The Taiwan Travel Act, which passed the Senate on Feb. 28 and is heading to the president for his signature, will have limited legal force since it does not require the president to do anything he cannot already do under the U.S. Constitution. But that does not mean the law is purely symbolic. It is likely to have a significant impact on U.S.-Taiwan policy, and consequently, on the increasingly fragile U.S.-China relationship.
The operative language in the law declares that “[i]t should be the policy of the United States … to allow officials at all levels of the United States Government, including cabinet-level national security officials, general officers, and other executive branch officials, to travel to Taiwan to meet their Taiwanese counterparts.”
Nothing in U.S. or international law currently prevents U.S. officials from meeting with Taiwanese government officials. But the U.S. government avoids such meetings out of deference to China—considering the Chinese perspective that such meetings would contradict U.S. recognition of the People’s Republic of China as the sole legitimate government of China. For this reason, administrations from Reagan to Obama have adopted a policy that sharply limits U.S. government official contacts with Taiwan government officials. High-level U.S. government officials, such as the assistant defense secretary for Asia security, generally do not visit Taiwan or meet (at least publicly) with their Taiwanese counterparts. This isolates Taiwan and makes it more difficult for the U.S. and Taiwan to work closely on defense matters (such as ensuring Taiwan can defend itself).
Unlike last year’s non-binding Taiwan “port calls” provision that merely encouraged certain actions, this new law has legally operative language purporting to declare a “policy of the United States … to allow” high-level official contacts that are not currently taking place. To be sure, one might argue Congress does not have the constitutional power to determine policy governing whether executive branch officials meet with foreign government officials--the constitutional line here is hardly clear. While legally binding, there is no obvious enforcement mechanism if the president defies this congressionally-declared policy.
Nonetheless, the act will matter because it gives the administration diplomatic and political cover for shifting its policy to allow high-level government contacts. It may also help overcome a U.S. government bureaucracy that would probably resist shaking up the status quo. Thus, as it does with the similarly vague Taiwan Relations Act, U.S. administrations will cite this law as the reason they must do something that China does not like. They will also use the act as legal imperative for pushing the bureaucracy in the direction of building better and deeper ties with Taiwan. Politically, the administration can also truthfully tell the Chinese that the law passed both the House and the Senate without a single vote in opposition, and thus reflects significant popular support for such contacts.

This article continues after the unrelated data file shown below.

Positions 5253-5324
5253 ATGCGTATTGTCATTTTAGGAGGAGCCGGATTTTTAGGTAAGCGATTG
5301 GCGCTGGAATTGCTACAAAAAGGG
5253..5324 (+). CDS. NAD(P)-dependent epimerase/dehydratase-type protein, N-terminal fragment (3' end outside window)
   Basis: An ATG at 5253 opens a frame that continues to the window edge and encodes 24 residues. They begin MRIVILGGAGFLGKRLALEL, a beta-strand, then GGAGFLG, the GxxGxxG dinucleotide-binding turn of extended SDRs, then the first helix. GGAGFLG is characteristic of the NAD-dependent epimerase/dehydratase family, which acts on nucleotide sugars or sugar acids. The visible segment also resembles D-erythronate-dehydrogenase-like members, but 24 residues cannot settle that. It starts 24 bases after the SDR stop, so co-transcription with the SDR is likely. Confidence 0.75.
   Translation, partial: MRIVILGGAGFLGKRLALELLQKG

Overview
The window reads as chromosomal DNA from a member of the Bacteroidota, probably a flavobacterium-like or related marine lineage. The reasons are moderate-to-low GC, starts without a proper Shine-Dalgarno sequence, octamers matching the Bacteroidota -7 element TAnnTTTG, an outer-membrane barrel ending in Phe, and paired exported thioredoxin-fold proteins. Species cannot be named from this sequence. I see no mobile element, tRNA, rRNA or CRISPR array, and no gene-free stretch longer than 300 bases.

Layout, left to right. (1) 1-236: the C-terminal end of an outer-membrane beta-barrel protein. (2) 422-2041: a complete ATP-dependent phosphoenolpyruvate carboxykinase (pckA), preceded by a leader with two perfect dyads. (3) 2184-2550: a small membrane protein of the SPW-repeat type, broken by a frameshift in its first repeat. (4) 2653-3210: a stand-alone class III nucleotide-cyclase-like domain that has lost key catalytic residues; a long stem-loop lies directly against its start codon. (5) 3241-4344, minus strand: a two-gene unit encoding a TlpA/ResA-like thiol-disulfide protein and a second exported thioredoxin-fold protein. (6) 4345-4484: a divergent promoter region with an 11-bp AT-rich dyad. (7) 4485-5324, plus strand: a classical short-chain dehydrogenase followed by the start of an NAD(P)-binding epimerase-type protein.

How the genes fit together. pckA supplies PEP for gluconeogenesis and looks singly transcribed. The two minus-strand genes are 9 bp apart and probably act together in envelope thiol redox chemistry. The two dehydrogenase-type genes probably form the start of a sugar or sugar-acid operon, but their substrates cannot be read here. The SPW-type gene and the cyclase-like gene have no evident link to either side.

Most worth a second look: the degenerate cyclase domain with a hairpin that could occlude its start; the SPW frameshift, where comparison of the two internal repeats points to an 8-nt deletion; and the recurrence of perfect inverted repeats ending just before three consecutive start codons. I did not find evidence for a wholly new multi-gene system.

But putting politics aside for a moment, is it really a good idea to upgrade official ties with Taiwan given that China will certainly see this as a gratuitous provocation? I think the law can be justified on at least three policy grounds.
First, dropping formalistic obstacles to high-level official conduct will improve the ability of the U.S. and Taiwan governments to cooperate on important joint interests such as protecting Taiwan’s security. Allowing U.S. policymakers on defense strategy to meet with actual Taiwanese policymakers on defense strategy can only help bolster Taiwan’s defenses. Since helping Taiwan defend itself is an uncontroversial policy goal of the United States, this law will only support the implementation of that policy.
Second, implementation of the law will put China on the defensive. China has been able to take the initiative in recent years by doing things like building out its islands in the South China Sea and launching an ambitious Belt and Road Initiative. The U.S. has been reacting to Chinese actions rather than forcing China to react to U.S. initiatives. Changing this dynamic could only benefit U.S. strategy by reminding China that the U.S. can impose costs on China if it chooses.
Finally, the law will help counter China’s slow by certain strategy to isolate Taiwan from the international community. It has continued to block Taiwan’s participation, even as observers, in international bodies like the World Health Assembly and the International Civil Aviation Organization. China has also flipped over previously staunch Taiwan allies like Panama with promises of financial aid and trade. Opening the door to more official travel to Taiwan won’t solve these problems, but it would carve out a little more international breathing space for an increasingly isolated nation. High-level U.S. contacts should open the door to higher-level contacts with other key Taiwan allies such as Japan.
As I noted last year during a similar period of turmoil in the White House, Congress may need to take the lead on Taiwan policy. Between the nonbinding port calls bill and this much more legally significant TTA, Congress is doing just that.